Renewing the Project BioShield Act
In the next several months, the president and members of Congress will decide whether to continue the funding and authorities associated with Project BioShield, which seeks to expand the U.S. stockpile of medical countermeasures for potential chemical, biological, radiological and nuclear (CBRN) attacks. Congress established Project BioShield in 2004 and provided it with 10 years of guaranteed funding. Two years later, it created the Biomedical Advanced Research and Development Authority (BARDA) to oversee BioShield’s advanced development and procurement efforts. To date, BioShield has developed and procured more than 50 million doses of vaccines and drugs against several CBRN threats, and its investments have provided ancillary benefits as well. Renewing Project BioShield funding and authorities would enable continued research, development and procurement of many promising treatments, which could prove critical if the United States were ever attacked with CBRN weapons.
When President George W. Bush signed the Project BioShield Act on July 2, 2004, he declared that it would “help America purchase, develop and deploy cutting-edge defenses against catastrophic attack.” The act authorized the secretary of Health and Human Services (HHS) to conduct and support research, development and procurement activities for medical countermeasures (MCMs) “to treat, identify, or prevent harm from any biological, chemical, radiological or nuclear (CBRN) agent that may cause a public health emergency affecting national security.” It provided an advance appropriation of $5.593 billion over 10 years, from Fiscal Year (FY) 2004 to FY 2013, in order to create a guaranteed market incentive for pharmaceutical companies to produce CBRN MCMs for which there is no commercial demand.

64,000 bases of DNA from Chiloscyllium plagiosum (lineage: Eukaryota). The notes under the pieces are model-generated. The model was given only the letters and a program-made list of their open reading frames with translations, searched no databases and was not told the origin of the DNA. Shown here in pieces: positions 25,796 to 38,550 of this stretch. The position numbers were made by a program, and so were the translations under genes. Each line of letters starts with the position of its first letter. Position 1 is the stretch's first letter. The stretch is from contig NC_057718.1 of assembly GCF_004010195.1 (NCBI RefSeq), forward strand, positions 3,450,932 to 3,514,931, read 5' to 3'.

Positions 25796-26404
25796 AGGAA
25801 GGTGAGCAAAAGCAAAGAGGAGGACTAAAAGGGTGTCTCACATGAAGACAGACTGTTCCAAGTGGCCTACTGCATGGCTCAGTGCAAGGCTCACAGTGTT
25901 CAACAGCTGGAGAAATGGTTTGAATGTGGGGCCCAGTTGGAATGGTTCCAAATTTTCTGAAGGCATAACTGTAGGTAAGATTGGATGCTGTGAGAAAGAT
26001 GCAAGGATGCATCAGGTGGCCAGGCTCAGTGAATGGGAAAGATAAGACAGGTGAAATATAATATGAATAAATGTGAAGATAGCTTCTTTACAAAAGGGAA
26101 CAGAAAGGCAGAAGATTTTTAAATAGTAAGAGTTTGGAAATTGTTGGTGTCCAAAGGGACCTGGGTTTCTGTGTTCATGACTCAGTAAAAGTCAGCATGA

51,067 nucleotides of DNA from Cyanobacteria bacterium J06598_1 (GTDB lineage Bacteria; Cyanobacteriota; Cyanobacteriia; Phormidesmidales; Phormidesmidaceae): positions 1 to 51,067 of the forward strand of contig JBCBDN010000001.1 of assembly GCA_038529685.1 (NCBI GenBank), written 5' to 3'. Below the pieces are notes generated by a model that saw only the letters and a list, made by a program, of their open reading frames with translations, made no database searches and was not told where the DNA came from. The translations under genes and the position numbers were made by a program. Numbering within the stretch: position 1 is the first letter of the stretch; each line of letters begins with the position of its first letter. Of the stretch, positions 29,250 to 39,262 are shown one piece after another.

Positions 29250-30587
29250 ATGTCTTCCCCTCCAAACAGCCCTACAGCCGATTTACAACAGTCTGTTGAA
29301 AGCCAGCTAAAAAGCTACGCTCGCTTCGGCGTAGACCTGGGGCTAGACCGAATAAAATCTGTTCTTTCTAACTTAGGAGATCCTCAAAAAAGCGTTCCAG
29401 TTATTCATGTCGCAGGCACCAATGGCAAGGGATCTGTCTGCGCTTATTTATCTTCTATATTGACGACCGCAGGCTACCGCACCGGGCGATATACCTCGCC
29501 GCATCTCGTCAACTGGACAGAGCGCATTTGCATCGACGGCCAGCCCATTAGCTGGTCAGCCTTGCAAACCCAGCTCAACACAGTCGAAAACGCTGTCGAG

To date, eight MCMs against anthrax, smallpox, botulinum toxin and radiological threats have been procured. Eighty other candidate MCMs are undergoing advanced development. Unless Congress acts, the authorities and funds contained in the Project BioShield Act will expire at the end of FY 2013. The legislative experiment of BioShield is now subject to evaluation and reconsideration in the House and the Senate, which have both passed versions of reauthorization legislation.
In order to help inform this decision, this policy brief examines the history of Project BioShield. It starts by highlighting the CBRN risks that motivate the U.S. government’s preparedness efforts, providing a historical context for America’s CBRN MCM efforts and highlighting congressional legislation that has complemented or facilitated Project BioShield implementation. The brief also describes the types of MCMs that HHS has invested in and purchased for the Strategic National Stockpile (SNS) and highlights other significant benefits of BioShield funding.